The sides will develop a project of the Moscow-Beijing Eurasian high-speed transport corridor, including the priority Moscow-Kazan railway as the first section of the new rail link.
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    magnumcromagnon

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    Re: Sino-Russian relations:

    Post  magnumcromagnon on Fri Dec 05, 2014 9:05 pm

    Look's like NATO's wet-dream of the 'Great Siberian War of 2030' may never happen:



    Putin Wildly Popular in China, Approval Tops 92%

    BEIJING—In the recommended-reading section of Beijing's Wangfujing bookstore, staff members have no doubt which foreign leader customers are most interested in: President Vladimir Putin, or "Putin the Great" as some Chinese call him.

    Books on Mr. Putin have been flying off shelves since the crisis in Ukraine began, far outselling those on other world leaders, sales staff say. One book, "Putin Biography: He is Born for Russia," made the list of top 10 nonfiction best sellers at the Beijing News newspaper in September.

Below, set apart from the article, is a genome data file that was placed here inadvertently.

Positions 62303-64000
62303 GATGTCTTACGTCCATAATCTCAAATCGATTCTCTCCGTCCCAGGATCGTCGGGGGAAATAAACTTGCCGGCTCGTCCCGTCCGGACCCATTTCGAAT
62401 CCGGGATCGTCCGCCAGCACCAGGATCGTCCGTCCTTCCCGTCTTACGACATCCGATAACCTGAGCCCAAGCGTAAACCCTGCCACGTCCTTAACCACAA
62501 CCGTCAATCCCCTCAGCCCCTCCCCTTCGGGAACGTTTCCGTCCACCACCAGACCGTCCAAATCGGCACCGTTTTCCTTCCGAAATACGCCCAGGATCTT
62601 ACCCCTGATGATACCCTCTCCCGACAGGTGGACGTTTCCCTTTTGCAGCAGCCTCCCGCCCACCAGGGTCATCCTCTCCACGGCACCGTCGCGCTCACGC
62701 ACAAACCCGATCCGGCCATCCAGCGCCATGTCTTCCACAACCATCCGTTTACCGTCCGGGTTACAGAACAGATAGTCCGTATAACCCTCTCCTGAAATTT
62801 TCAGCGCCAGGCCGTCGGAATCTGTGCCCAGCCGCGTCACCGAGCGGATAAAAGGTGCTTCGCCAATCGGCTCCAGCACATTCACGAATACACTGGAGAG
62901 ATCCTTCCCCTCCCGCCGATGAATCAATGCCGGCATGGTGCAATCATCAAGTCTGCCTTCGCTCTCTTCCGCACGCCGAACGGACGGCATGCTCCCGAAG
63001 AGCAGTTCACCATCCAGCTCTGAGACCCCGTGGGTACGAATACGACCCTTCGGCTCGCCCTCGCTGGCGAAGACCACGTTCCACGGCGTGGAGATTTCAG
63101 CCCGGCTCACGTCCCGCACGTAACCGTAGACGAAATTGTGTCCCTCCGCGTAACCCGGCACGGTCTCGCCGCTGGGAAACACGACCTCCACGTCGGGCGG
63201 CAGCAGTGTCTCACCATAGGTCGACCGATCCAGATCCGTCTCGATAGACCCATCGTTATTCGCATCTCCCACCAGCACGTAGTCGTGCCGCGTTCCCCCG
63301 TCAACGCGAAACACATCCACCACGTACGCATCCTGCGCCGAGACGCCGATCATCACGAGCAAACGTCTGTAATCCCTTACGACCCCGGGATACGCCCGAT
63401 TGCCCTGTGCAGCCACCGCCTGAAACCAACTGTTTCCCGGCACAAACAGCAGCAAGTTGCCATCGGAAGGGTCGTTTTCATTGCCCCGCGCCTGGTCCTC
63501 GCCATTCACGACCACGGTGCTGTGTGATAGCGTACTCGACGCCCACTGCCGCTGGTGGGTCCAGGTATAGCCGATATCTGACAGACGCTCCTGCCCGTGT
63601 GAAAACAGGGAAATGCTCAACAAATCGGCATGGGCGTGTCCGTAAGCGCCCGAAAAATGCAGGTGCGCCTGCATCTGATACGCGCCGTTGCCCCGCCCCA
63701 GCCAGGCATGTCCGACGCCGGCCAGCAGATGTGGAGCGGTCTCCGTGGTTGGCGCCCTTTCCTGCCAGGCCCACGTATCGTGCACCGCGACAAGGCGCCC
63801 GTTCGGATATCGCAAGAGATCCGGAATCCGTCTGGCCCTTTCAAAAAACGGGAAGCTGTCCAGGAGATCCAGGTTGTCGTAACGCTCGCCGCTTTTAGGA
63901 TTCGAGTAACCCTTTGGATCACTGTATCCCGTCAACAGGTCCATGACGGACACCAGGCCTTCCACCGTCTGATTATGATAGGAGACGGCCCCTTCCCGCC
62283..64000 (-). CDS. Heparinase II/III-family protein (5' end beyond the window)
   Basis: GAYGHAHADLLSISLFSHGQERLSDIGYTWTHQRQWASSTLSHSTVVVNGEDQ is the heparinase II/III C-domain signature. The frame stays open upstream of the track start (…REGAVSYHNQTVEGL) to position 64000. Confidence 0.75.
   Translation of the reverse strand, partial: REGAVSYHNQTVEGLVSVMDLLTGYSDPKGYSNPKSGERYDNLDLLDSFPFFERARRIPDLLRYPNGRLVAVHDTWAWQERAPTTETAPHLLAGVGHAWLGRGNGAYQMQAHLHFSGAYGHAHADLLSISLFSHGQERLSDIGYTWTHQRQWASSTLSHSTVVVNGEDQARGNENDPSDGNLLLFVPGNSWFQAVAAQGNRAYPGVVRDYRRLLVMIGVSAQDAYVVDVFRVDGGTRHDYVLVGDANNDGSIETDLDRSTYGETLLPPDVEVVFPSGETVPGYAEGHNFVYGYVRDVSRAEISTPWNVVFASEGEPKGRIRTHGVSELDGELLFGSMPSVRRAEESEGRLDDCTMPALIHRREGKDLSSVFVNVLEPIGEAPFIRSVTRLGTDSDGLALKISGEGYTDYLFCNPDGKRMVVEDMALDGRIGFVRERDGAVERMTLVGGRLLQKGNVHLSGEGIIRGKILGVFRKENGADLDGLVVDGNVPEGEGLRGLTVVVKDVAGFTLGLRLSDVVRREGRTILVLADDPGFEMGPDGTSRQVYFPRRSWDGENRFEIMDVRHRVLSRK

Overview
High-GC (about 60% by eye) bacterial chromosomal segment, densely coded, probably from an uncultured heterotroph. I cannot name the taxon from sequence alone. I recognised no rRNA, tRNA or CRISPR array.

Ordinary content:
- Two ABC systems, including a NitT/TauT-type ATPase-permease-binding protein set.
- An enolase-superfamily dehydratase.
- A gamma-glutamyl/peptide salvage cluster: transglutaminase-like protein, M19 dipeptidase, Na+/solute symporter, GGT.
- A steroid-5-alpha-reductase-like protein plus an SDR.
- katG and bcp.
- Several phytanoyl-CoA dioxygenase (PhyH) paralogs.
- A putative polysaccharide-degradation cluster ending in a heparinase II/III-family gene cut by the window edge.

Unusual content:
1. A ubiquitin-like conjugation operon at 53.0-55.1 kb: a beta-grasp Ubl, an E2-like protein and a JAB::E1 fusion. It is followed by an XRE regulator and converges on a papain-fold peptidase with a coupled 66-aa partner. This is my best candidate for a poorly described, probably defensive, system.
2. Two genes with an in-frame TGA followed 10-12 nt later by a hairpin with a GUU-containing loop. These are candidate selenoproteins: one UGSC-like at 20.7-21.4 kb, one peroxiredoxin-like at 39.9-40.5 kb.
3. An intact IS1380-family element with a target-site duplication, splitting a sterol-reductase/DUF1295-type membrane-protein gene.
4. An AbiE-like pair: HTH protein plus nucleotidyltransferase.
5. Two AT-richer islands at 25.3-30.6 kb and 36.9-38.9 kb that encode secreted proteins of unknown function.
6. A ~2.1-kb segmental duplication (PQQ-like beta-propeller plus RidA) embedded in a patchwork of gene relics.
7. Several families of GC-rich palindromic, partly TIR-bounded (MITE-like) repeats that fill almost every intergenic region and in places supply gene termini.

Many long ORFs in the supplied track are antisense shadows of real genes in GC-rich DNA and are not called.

China's fascination with Mr. Putin is more than literary, marking a shift in the post-Cold War order and in Chinese politics. After decades of mutual suspicion—and one short border conflict—Beijing and Moscow are drawing closer as they simultaneously challenge the U.S.-led security architecture that has prevailed since the Soviet collapse, diplomats and analysts say.

    The former rivals for leadership of the Communist world also increasingly share a brand of anti-Western nationalism that could color President Xi Jinping's view of the pro-democracy protests in Hong Kong. Beijing accuses Western governments of stirring unrest there, much as Mr. Putin blamed the West for the pro-democracy protests in Kiev that began late last year.

    Russia has begun portraying the Hong Kong protests, too, as U.S.-inspired. Russian state-controlled television channels this week claimed that Hong Kong protest leaders had received American training.